We do:

  • Conduct background checks on a company and its principals.
  • Conduct due diligence to have a reasonable basis to believe the Issuer is complying with all its obligations.
  • Conduct due diligence to have a reasonable basis to believe the Issuer has established a means to keep accurate records of the holders of its securities.
  • Advise Issuers about their offerings and help them prepare their offering documents.
  • Screen investors to ensure they satisfy applicable per-investor limits.
  • Provide communication channels between you and the Issuer, and between you and other potential investors, where you can ask questions and exchange information.
  • Provide search functions and other tools for investors.
  • Provide you with educational materials to help investors assess potential risks.
  • Keep records of investor communications and materials.

We do not:

  • Offer investment advice or recommendations.
  • Guarantee any particular investment outcome or assume responsibility for what happens to your investment.
  • Guarantee the accuracy of information you receive from Issuers.
  • Speak to investors about the merits of any company or offering.

Our Relationship With Issuers

Issuers pay us to use our funding portal in a variety of ways. When you invest in an offering, we always disclose our compensation.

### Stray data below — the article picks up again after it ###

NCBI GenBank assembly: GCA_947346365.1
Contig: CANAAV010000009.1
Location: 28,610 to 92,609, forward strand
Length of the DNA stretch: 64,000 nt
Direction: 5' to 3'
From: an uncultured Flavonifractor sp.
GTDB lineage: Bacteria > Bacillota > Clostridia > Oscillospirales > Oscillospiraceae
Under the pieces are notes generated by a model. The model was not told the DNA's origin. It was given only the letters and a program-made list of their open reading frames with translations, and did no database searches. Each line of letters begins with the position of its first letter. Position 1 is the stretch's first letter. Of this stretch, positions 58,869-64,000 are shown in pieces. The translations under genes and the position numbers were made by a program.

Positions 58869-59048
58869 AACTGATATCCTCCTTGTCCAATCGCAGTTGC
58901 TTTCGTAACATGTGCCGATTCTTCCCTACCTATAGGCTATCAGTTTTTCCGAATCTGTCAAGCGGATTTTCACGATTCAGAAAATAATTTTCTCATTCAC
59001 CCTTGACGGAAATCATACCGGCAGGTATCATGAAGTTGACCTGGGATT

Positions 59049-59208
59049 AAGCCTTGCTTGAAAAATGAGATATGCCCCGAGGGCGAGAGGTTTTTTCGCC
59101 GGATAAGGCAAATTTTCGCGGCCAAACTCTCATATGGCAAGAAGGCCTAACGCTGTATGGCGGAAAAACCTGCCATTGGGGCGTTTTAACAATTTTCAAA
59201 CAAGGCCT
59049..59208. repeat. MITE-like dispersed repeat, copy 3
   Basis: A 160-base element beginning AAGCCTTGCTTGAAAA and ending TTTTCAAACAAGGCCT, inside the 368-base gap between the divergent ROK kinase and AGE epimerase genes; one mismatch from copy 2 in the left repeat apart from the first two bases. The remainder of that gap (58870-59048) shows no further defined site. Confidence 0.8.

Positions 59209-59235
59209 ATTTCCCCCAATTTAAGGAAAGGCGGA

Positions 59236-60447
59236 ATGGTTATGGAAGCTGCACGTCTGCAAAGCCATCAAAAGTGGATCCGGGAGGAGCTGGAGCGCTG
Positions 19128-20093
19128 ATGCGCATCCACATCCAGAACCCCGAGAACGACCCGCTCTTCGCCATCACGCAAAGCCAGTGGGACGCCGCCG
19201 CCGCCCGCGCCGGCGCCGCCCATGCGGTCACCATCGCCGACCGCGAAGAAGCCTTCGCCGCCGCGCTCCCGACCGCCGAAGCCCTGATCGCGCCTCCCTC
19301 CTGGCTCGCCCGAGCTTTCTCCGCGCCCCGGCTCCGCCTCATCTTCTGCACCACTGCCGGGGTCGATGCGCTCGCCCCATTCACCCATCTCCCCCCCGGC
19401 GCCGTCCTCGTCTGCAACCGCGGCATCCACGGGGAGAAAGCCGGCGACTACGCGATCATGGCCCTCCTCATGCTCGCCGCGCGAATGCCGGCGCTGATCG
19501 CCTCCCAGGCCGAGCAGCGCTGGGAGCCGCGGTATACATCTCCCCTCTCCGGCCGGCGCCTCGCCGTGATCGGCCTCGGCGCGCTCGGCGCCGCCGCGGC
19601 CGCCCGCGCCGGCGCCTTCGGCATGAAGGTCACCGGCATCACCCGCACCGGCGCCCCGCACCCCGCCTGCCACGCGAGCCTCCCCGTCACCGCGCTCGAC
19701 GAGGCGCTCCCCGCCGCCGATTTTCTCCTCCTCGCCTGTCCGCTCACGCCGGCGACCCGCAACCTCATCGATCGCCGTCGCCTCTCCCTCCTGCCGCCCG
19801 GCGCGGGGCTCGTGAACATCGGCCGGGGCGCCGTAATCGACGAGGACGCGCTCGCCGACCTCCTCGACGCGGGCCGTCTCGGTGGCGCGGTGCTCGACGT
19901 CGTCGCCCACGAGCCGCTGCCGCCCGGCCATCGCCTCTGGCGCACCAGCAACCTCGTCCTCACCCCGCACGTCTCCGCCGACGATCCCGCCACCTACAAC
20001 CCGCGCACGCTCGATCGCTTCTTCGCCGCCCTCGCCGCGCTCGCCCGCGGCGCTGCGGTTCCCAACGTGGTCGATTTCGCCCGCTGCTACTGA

Issuers might:

  • Pay us flat fees, in commissions on funds raised with HMx, or by other means.
  • Pay us for services we provide them and/or reimburse us for expenses we incur on their behalf.
  • Pay us in whole or in part with their own securities, which will always be the same class of securities offered to investors on HMx.

We will never own any financial interest in Issuers listed on HMx, other than securities we receive from them as compensation. After an offering is complete, we might or might not have an ongoing relationship with the Issuer. For example, they may decide to raise money on HMx in the future or use services provided by (and pay compensation to) entities affiliated with us.

Communication Channels

HMx offers online communication channels — chat rooms, essentially — where investors can ask questions and talk with Issuers and with one another. All discussions in these channels are visible to the public, but only investors registered with HMx are allowed to post. Representatives of the Issuer and anyone engaged in promoting an Issuer’s offering must clearly identify themselves as such. As an intermediary, we cannot participate in chat rooms except to establish guidelines and remove potentially abusive or fraudulent content.